Creating a microbiome

by Christina on November 18, 2014

“Human milk is more than food. It’s a complex living substance, like blood, with a long list of active germ-fighting and health-promoting ingredients.”~Dr. Sears website 

Breast milk is like blood. Alive with white blood cells, antibodies, and changing with the changing needs of the baby.

The responsibility for another being’s growth and nourishment is a heavy task. I see how what I eat affects him. There are days when he is more gassy than others, and occasional nights where he inconsolably cries with what seems to be belly pain. If I eat garlic or spice he tastes garlic and spice. If I eat a lot of collard greens his milk has a green tint. If I drink coffee or alcohol he drinks coffee and alcohol.

Our pediatrician talks about how he is “creating his microbiome.” His gut is immature and developing and this causes gas and discomfort.

Growing a microbiome. We know more and more about the importance of the microbiome on our physical and mental health and how it plays a role in obesity, immune function, food cravings, and more. We also know that a mother shapes the micriobiome of her baby:

Women’s milk had up to 600 species of bacteria, as well as sugars called oligosaccharides that babies cannot digest. The sugars serve to nourish certain beneficial gut bacteria in the infants, the scientists said. The more the good bacteria thrive, the harder it is for harmful species to gain a foothold.

A recent study shows that longer breastfeeding correlates with growth of more optimal gut bacteria. Here’s a summary article about it:

“This new study challenges the previous belief that gut bacteria are stable from about 12 months old by showing that these bacteria continue changing until about 3 years of age. This means there is a “window” in these early years where the gut bacteria are more vulnerable to external factors. It seems that the longer a child is breastfed, the longer the bacteria is encouraged to flourish.”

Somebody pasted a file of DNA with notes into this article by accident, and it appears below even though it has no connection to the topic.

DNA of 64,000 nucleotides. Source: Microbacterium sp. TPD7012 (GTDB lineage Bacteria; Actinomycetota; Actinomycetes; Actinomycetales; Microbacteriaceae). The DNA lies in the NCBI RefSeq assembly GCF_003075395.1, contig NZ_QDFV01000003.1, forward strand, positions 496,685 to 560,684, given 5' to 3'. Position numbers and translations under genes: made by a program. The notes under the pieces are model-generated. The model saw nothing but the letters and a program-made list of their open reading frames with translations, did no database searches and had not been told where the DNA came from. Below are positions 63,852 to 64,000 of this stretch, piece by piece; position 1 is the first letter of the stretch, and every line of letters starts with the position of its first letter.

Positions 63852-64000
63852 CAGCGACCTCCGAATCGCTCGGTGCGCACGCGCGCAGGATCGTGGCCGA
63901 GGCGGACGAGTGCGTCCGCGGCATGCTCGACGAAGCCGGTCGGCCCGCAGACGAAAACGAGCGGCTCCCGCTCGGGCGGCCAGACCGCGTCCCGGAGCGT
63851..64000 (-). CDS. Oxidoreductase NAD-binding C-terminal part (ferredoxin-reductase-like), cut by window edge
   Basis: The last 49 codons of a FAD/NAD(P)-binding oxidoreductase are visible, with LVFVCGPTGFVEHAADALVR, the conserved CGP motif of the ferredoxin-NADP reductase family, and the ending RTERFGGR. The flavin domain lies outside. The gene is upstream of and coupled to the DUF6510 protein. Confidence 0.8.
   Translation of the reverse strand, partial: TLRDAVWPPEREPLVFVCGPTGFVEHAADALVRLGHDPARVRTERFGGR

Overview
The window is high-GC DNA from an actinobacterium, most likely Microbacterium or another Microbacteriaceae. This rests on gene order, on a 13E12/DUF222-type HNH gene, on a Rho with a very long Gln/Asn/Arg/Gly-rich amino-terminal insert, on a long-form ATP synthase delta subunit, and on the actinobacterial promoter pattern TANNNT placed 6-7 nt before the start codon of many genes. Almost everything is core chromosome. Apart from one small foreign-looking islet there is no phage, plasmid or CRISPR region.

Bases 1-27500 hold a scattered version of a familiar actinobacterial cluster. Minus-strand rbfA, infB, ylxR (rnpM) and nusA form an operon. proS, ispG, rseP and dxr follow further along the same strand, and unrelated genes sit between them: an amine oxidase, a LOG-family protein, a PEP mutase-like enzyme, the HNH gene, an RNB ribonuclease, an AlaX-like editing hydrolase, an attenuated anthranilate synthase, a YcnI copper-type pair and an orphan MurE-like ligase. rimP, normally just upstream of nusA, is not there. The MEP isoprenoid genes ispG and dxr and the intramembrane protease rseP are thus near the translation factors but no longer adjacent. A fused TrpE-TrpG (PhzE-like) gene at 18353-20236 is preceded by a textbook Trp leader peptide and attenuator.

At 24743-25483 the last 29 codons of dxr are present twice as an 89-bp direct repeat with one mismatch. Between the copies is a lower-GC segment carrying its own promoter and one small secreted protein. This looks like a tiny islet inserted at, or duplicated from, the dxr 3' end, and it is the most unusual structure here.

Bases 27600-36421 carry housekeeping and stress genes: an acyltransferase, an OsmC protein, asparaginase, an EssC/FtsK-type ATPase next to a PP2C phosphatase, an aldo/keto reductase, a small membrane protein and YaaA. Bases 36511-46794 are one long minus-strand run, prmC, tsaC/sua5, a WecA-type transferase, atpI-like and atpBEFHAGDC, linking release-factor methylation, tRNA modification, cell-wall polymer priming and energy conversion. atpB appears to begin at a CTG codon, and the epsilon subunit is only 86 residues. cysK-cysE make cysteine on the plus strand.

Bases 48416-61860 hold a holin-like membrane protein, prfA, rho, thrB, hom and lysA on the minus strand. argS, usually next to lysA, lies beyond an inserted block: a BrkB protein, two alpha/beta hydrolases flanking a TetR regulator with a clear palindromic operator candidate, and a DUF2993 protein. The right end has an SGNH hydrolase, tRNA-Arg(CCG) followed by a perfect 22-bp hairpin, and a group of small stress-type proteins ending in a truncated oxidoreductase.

The American Academy of Pediatrics recommends at least 12 months of breast feeding and the World Health Organization recommends up to 2 years or more.

2 years or more? We’ll see how working and pumping goes. So far I have not been impressed with the breast pump process… lots of small parts with a time consuming cleaning process, and frankly I do not enjoy being hooked up to a loud machine that doesn’t even express milk that efficiently.

I was so happy to see that MIT finally held a “Make the Breast Pump Not Suck” hackathon. Maybe one day it will get better and we won’t feel like cattle.

I’ve been thinking a lot about what I eat/should be eating as a nursing mother. Especially thinking about the important task of creating a microbiome, and how what I eat is what he eats. I’d love to get other’s thoughts, but so far my approach has been:

  • Eat when hungry
  • Drink when thirsty (all the time)
  • Eat a diversity of vegetables and fruits
  • Eat lots of nuts
  • Try to eat foods with omega-3’s (flax, nuts, chia seeds, occasional salmon) and since I don’t do that often I also take a daily omega-3 supplement
  • Eat protein (I don’t eat meat so for me this is mainly eggs, cheese, beans and the occasional tofu or tempeh or salmon)
  • Avoid processed sugar
  • Take a vitamin D supplement daily
  • Eat organic when possible
  • Try to eat some fermented foods (tempeh, sauerkraut, kombucha)
  • Avoid antibiotics in both of us
  • Give baby probiotics (we just started this to see if it helps with his gas and it does seem to be helping, and there’s now some evidence that they can help with colic and constipation
Baby probiotic we’re trying

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